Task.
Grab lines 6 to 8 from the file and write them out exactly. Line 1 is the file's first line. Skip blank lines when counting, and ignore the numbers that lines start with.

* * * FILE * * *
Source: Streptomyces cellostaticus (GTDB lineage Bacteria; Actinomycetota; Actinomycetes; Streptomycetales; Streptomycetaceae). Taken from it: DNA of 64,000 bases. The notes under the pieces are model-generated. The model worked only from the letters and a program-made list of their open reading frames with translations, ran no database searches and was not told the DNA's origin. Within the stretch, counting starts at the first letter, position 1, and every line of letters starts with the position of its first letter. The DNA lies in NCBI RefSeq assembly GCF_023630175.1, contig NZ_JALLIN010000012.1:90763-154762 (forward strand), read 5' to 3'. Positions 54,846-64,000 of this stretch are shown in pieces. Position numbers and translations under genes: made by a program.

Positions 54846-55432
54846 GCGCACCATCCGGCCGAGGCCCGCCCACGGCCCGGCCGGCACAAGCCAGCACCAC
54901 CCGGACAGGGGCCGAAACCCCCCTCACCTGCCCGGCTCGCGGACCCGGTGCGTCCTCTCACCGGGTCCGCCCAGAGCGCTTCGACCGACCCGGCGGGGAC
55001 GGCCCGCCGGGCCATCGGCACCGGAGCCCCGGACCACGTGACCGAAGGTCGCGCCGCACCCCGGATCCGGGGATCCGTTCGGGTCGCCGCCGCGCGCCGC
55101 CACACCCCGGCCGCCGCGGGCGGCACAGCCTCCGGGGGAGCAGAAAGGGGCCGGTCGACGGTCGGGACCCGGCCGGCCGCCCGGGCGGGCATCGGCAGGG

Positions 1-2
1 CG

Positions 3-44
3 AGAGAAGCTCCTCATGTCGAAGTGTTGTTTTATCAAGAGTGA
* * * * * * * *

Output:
55101 CACACCCCGGCCGCCGCGGGCGGCACAGCCTCCGGGGGAGCAGAAAGGGGCCGGTCGACGGTCGGGACCCGGCCGGCCGCCCGGGCGGGCATCGGCAGGG

Positions 1-2
1 CG